Bangalore, May 11: It is becoming increasingly frustrating for bowlers when a batsman resorts to switch-hitting. Is this unfair? Yes, feel most of the experts and want this stroke to be outlawed.
Marylebone Cricket Club (MCC), the Guardians of the Laws of cricket, in 2008, gave an all clear to the controversial switch-hit after England batsman Kevin Pietersen brought out that shot against New Zealand in an ODI.
Since then, Pietersen and few other batsmen, have achieved great success with that shot. Australia left-hander David Warner is the other main batsman who uses the switch-hit with ease.
Both Pietersen and Warner generate so much power with this shot that they have cleared the boundary with minimum fuss.
There is difference between switch-hit and a reverse hit. While the former is a result of a batsman changing his grip completely, the latter is played without changing hands on the bat handle.
For example, if a right-hander is batting, he turns into a left-hander with a change in stance, to play a switch-hit and vice versa for a left-hander.
Recently, International Cricket Council has decided to amend the LBW laws to rule a batsman out when he is attempting a switch-hit. This is definitely a welcome change and good news for bowlers.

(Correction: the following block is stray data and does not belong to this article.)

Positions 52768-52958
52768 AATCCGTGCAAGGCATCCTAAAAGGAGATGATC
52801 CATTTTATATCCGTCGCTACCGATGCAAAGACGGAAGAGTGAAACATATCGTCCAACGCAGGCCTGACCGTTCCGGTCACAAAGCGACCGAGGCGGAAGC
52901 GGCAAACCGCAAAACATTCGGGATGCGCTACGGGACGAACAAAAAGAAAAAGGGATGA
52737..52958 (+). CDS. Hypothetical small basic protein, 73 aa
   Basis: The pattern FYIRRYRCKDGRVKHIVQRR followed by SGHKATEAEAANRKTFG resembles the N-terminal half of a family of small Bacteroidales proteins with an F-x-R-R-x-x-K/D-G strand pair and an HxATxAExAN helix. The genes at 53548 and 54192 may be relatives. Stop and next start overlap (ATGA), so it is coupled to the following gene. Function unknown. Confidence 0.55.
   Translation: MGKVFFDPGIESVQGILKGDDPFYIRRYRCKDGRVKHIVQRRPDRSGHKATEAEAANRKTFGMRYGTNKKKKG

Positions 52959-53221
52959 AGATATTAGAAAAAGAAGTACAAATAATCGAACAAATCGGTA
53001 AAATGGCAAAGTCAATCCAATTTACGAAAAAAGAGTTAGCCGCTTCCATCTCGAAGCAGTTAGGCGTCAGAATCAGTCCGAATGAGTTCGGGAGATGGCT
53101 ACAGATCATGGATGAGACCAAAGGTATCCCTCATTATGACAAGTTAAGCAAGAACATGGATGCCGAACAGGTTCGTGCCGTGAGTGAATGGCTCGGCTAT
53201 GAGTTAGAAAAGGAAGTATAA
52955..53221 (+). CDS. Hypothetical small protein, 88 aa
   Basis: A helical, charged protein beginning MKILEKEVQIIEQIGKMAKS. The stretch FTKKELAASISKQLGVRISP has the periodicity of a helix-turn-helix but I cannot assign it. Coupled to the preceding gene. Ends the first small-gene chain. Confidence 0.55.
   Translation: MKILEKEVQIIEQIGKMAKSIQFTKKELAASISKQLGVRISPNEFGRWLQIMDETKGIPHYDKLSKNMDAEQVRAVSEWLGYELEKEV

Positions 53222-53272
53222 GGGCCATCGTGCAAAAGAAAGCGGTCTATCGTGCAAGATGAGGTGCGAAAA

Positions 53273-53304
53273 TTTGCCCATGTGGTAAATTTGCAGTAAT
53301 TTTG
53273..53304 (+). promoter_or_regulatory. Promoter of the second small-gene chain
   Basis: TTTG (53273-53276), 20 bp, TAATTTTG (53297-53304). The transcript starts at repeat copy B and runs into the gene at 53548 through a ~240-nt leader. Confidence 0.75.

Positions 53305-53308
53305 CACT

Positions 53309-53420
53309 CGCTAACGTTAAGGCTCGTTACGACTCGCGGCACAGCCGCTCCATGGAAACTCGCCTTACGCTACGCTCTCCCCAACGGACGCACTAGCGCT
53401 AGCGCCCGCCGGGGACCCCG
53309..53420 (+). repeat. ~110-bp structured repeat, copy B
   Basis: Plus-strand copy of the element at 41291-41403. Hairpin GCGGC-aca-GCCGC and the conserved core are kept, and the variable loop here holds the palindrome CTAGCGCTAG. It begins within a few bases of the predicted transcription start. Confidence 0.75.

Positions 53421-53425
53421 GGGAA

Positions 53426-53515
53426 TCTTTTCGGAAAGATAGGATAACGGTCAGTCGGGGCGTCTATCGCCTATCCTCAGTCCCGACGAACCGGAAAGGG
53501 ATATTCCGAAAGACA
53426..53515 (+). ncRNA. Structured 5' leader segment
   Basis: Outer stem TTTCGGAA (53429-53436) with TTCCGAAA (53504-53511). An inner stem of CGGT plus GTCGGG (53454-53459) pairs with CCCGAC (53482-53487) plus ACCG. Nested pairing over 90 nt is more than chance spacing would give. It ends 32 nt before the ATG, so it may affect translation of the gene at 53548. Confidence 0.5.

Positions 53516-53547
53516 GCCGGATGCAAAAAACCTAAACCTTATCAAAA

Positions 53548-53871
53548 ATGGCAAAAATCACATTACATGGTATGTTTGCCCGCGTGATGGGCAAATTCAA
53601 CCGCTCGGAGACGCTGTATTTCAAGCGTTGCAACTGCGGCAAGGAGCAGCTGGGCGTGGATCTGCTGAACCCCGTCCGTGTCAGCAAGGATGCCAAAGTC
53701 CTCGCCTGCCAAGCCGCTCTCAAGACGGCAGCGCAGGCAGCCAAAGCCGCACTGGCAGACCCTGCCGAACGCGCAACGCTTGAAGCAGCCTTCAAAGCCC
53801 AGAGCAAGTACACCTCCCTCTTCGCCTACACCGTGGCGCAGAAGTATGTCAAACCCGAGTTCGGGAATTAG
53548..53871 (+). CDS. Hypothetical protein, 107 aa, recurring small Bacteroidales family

According to the present rules, a batsman cannot be given out LBW if a ball pitches outside the legstump. But, if a batsman is attempting to play a stroke by changing his stance, an umpire can lift his finger for LBW even if the ball has pitched outside legstump.
ICC Cricket Committee will deliberate on this rule change and it might come into effect soon. That would keep the batsmen in check.
Already, the game of cricket is loaded heavily in favour of the batsmen. And it is totally unfair to make the bowlers suffer more by allowing switch-hits.
Imagine a situation where a right-hand bowler runs in and suddenly hurls the ball with his left hand. That definitely is not permitted.
Before a bowler starts to bowl, he needs to inform the umpire what he is going to bowl. He has to make sure that he tells the umpire whether he is right-handed or left-handed. That further is conveyed to the batsman.
MCC did argue that switch-hit is a difficult shot and required great skill. They added that it provided a bowler more chance of taking wickets.
On the bowlers informing about mode of delivery, MCC feels they do not tell what they are going to bowl, whether it is offbreak, legbreak or slower ball.
All these points are valid. Switch-hit is an innovation from batsmen but at the same time it is necessary to provide a level playing field. That is what a sport is all about. It should be fair to all parties, here batsmen and bowlers.
Recently, umpires had to warn Pietersen twice as he attempted to change his stance before Sri Lankan bowler Tillakaratne Dilshan ran into bowl. Dilshan, spotting Pietersen's tactics, decided not to bowl.
In 2010, ICC had issued a directive stating that umpires can warn a batsman for changing stance before the bowler enters his delivery stride. They can also impose five runs penalty for a repeat after the first warning.
It would be right for ICC to amend the LBW law and prevent batsmen from trying the switch-hit. That would at least mean some solace for already battered bowlers around the world.